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Not-so-divine comedy

Review: 'Little Nicky' another hellish offering from Adam Sandler

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In this story:

This is funny?

Har ... har ... har...


RELATED STORIES, SITES Downward pointing arrow


(CNN) -- The new Adam Sandler movie, "Little Nicky," is comparable to a political candidate who "wins" a debate by appearing to be less idiotic than everybody assumes is.

As much as anyone in our popular culture, Sandler has profited from a worldwide movement toward lowered expectations.

"Little Nicky," in which he plays the brain-damaged son of the devil, is bad. It does, however, contain a couple of amusing cameos and maybe four legitimately funny jokes. In the eyes of Sandler's core audience, that makes it the next best thing to James Thurber.

Sandler is Little Nicky, the third, and least evil, of Satan's three sons. When Nicky's older brothers (Rhys Ifans and Tiny Lister) get angry at their dad and bolt the depths of hell, timid Nicky is forced to journey to New York City to retrieve them. There, he's able to participate in all kinds of fish-out-of-water activities, very few of which have anything to do with the middling plot. When a movie that starts off as a satire on hell eventually includes a basketball game featuring the Harlem Globetrotters, somebody's free-associating.

This is funny?

Dad (Harvey Keitel) is literally falling to pieces because his errant sons have toyed with the natural order. His fingers and ears are dropping off, and everything else is hanging on by a thread. This biological breakdown can only be reversed by the boys returning to hell.

Never mind that, though. What in the world is Keitel doing in this movie? Now that he's lowered himself to play this role, and Robert DeNiro has played Fearless Leader in "The Adventures of Rocky & Bullwinkle," the doors are wide open for Martin Scorsese to direct "Scooby Doo."

Sandler and co-screenwriters Tim Herlihy and Steven Brill (who also directed) are lucky that Sandler's cult will accept virtually anything as a joke, so long as it seems dirty. Keitel, for instance, punishes an ineffective gatekeeper (Kevin Nealon) by making huge breasts grow on his head ... because breasts are, you know, lady parts. So that's funny. You also get see Hitler receiving punishment for his crimes against humanity via a rudely inserted pineapple.

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It bears restating that Sandler receives in the neighborhood of $20 million to star in a movie; no word on how much of that he gives back if they let him work on the script.

Har ... har ... har...

The nonexistent laughs just keep on coming. When Nicky sees his sidekick, a talking dog, relieving himself on a city sidewalk, he crouches down and tries to do it himself ... Quentin Tarantino, whose name has been linked, rightly or wrongly, with a genius-level IQ, plays a blind street preacher who runs into lamp posts and falls down the steps of a subway entrance ... Nicky gets run over by a subway train ... Nicky gets run over by a bus ... Nicky gets run over by another subway train. One of the film's better moments occurs when Ifans sticks his entire fist into his right nostril; if that doesn't tell you something, read no more. Just go see the movie.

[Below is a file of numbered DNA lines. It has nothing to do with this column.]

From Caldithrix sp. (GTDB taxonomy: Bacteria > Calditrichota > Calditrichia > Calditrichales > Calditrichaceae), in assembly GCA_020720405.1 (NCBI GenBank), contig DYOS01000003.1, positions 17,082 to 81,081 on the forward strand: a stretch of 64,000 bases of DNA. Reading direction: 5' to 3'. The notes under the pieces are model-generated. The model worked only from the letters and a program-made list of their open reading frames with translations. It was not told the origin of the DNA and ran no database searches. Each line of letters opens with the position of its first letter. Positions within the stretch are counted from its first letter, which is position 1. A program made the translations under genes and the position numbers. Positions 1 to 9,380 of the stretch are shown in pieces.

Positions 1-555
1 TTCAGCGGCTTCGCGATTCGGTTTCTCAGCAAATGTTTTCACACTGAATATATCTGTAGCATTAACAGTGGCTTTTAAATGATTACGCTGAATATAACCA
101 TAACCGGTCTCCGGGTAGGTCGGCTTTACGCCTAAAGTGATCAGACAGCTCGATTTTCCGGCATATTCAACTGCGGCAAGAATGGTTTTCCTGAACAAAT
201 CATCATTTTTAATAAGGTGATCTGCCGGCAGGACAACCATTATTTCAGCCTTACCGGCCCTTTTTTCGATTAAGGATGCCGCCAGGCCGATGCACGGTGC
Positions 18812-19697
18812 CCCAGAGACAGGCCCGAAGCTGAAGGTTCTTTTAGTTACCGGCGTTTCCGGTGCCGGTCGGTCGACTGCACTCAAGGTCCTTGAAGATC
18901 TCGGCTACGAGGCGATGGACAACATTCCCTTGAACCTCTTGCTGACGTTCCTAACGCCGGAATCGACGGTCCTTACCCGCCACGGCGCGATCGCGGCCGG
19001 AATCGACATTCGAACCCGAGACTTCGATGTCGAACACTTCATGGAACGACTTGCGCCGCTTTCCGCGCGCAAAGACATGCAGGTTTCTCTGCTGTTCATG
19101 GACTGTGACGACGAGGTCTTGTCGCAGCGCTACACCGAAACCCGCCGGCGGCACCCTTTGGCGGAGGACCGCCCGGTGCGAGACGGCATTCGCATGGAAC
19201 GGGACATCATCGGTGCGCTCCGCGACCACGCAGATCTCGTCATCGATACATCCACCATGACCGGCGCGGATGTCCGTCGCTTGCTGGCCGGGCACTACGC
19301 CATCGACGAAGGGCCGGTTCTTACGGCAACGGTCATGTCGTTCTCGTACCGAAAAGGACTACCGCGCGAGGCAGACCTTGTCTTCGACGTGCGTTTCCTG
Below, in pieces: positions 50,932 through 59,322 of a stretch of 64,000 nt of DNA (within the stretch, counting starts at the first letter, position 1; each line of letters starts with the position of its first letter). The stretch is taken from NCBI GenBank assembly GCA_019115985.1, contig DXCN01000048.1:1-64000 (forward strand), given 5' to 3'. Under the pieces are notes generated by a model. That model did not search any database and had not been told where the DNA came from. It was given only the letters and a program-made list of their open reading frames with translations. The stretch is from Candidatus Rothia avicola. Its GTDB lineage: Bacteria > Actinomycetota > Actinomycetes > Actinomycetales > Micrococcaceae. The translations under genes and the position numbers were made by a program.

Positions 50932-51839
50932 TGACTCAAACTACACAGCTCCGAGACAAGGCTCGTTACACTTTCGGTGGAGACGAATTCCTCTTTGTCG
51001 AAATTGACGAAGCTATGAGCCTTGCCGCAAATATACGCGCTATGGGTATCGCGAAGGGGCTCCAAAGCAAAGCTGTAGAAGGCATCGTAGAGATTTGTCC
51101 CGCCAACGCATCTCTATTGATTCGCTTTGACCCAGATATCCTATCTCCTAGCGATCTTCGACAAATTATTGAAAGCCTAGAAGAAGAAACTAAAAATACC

Sorry about all the ellipses, by the way. But that's exactly how the movie feels. Stick it all together, throw in some special effects and the semblance of a romance (courtesy of Patricia Arquette), and presto -- you've got a $30 million opening weekend. You don't have any self-respect, mind you, but you've got 30 million reasons to say "so what?"

In fairness, it should be stated that there's a sweet, amusing sequence set in heaven, in which Reese Witherspoon plays the leader of a bunch of Valley Girl angels. Rodney Dangerfield also gets off a couple of good lines as Nicky's grandfather, and Henry Winkler generates a quick laugh.

Otherwise, you're pretty much stuck in hell.

There are all kinds of rude set pieces in "Little Nicky," and some bad language. It's all very cartoonish. If you're pretentious enough to have moved beyond laughing at booger-picking, you should probably stay at home. Rated R. 95 minutes.



RELATED STORIES:
Adam Sandler leaps from cinema to cyberspace
July 31, 2000
Review: 'Big Daddy' -- bringing up Sandler
June 25, 1999
Review: Sandler should've punted 'Waterboy'
November 13, 1998
Review: Take your valentine to a 'wedding'
February 13, 1998

RELATED SITES:
Little Nicky
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